Palestinian American literary theorist and cultural critic Edward Stein describes exile as being a “terrible experience” whose “essential sadness can never be surmounted.” Paradoxically, he also states that it can be a “potent, even enriching experience.” Throughout Aldous Huxley’s Brave New World, several characters are confronted with the positive and negative effects of alienation, but the protagonist, John the Savage, best represents Stein’s description of exile. From his childhood in the Malpais Reservation to his introduction into the Society of Brave New World, John feels both the pain and empowerment of isolation. These experiences shape his character and offer insight into the novel's message.
Written in 1932 by Aldous Huxley, Brave New World is a novel in which many of the characters experience some form of exile. Huxley himself was born and raised by English aristocracy; however, at a young age he contracted a disease that blinded him for two years and left him with severely impaired vision for the rest of his life. The disease kept Huxley from finishing his education, thus restricting him from becoming a true English gentleman. These events in Huxley's life, in part, created his own version of exile from the social class that he was raised in. It could be reasoned that Huxley’s own understanding of exile is what led to so many characters being involved in exile.
In Aldous Huxley’s novel Brave New World, individual freedom is controlled by the use of recreational drugs, genetic manipulation and the encouragement of promiscuous sexual conduct, creating the ideal society whose inhabitants are in a constant happy unchanging utopia. In sharp contrast, Seamus Heaney’s poetry allows for the exploration of individual freedom through his symbolic use of nature and this is emphasised even further by people’s expression of religion, which prevails over the horrors of warfare. Huxley’s incorporation of the totalitarian ruler Mustapha Mond exemplifies the power that World State officials have over individuals within this envisioned society. “Almost nobody.
One day when I woke up I was getting ready to go to America. I was leaving with my Dad, Mom, Sister, and my Brother. My family and I are leaving leaving from Germany and going to America. We are going to bring clothes such as shirts, pants, underwear, socks, shoes, and hats. We will also bring soap, food, and other stuff like that to survive in America.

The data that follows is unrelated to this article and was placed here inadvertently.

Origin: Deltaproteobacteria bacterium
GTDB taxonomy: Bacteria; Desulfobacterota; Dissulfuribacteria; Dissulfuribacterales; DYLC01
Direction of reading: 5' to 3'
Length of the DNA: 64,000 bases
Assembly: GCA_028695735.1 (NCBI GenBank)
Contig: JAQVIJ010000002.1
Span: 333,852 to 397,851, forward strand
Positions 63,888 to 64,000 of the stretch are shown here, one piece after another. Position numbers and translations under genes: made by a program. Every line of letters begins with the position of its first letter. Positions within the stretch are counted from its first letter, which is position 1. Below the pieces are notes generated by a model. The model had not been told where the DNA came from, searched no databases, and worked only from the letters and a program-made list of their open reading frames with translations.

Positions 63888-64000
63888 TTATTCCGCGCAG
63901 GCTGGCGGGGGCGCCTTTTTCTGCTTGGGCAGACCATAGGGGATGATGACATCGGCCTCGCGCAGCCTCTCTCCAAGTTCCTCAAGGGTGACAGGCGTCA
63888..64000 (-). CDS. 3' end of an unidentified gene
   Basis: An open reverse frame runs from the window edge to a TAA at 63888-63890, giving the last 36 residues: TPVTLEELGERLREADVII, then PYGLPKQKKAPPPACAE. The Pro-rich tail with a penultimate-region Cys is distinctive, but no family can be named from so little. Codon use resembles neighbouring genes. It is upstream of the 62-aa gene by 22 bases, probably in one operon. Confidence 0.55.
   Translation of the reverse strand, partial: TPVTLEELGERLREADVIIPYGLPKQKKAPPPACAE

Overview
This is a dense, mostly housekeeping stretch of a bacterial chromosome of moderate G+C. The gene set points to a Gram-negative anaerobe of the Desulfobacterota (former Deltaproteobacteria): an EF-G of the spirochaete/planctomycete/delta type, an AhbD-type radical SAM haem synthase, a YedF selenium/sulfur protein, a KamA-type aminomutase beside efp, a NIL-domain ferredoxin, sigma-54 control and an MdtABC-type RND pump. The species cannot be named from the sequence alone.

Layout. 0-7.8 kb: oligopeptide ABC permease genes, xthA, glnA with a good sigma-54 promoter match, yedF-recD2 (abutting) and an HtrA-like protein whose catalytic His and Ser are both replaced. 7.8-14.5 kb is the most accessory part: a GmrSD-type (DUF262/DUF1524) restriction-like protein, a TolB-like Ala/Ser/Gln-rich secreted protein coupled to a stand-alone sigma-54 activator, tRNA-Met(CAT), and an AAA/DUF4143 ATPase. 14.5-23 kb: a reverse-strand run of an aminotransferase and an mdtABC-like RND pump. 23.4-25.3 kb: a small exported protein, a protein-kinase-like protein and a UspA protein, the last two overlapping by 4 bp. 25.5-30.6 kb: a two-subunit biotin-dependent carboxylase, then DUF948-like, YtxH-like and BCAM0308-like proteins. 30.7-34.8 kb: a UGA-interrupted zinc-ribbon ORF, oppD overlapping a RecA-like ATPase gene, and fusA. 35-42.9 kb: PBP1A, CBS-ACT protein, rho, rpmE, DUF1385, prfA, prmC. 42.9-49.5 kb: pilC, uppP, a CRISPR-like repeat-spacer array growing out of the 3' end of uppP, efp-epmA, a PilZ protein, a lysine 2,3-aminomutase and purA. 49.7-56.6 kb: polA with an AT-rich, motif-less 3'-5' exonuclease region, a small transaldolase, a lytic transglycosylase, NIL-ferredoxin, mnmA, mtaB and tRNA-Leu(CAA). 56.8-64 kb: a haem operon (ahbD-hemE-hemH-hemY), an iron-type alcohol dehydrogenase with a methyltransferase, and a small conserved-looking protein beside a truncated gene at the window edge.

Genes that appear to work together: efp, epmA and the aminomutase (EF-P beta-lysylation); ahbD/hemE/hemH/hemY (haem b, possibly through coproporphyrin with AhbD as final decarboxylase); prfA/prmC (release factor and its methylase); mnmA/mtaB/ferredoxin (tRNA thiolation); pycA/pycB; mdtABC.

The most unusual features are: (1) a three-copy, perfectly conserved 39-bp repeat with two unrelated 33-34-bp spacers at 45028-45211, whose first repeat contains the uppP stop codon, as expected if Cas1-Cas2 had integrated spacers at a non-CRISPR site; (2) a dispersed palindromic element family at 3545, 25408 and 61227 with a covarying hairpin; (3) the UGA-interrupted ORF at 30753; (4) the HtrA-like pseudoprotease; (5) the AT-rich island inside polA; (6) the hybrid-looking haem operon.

Saturday morning, awake at 5:30. Packed bag ready to go. Elevation: 1,207. I’ve been waiting for this trip with my scouting group for over a month now, planning meals, setting up tenting arrangements, and gathering supplies. San Jacinto peak, one of four Saint mountains in California with an elevation of over 10,000 feet.
I walked into the small cottage kitchen with a bowl of steaming soup, and I saw my grandma and my grandpa sitting amongst my family. They all seemed very controversial today, so I walked to my table with my soup and sat down slowly. Mother looked at me with a sulking expression when I placed my napkin on my lap and started to eat my slightly warm biscuit. “Something very important happened today, my dear.” My mother looked down, as if she were trying to tell herself this was just a dream.
"So what happened here tonigh? " the officer asked me as I sat down on the pavement. I was too nervous to say anything and I started to hesitate. Before I could explain what had happened, Officer Louie came up and told us that the sheriff wanted them back as soon as possible.
In a Place Too Far Away A lot of things can make up a person; their hair, their eyes, their figure, but it’s one’s experiences that truly make them up. People experience many different things every day. Some stick with you and form you while others fade. I am going to share how moving helped form who I am today.
Love and Sacrifice: Leading to Redemption in A Tale of Two Cities An author writes from personal experience, and their touch taints all the words on the page. Their carefully crafted lines suggest their upbringing and social viewpoint. Charles Dickens’s biased look on society results from his past, and shines through in his writing. His lower-class upbringing in nineteenth century England during the Industrial Revolution caused him to respect those who work up the social ladder, although he did not have the “near omniscience about human character” (The Dark Side of Dickens) of other authors. As Dickens wrote to please his undereducated audience, he is known for the world 's best-known fictional characters.
My family’s life evolved in result of their migration experience, was bitter. My husband U.S. citizenship status disappeared as a kid to null even though he has served for eight years in the U.S. Navy did not mean anything. Because of the bitter experiences my husband rejection in the U.S. Passport, it was not easy for him trust anyone. If is anything related to immigrations, or any government agency, he tries to avoid having to deal with it. He said to me that, “America messed up.”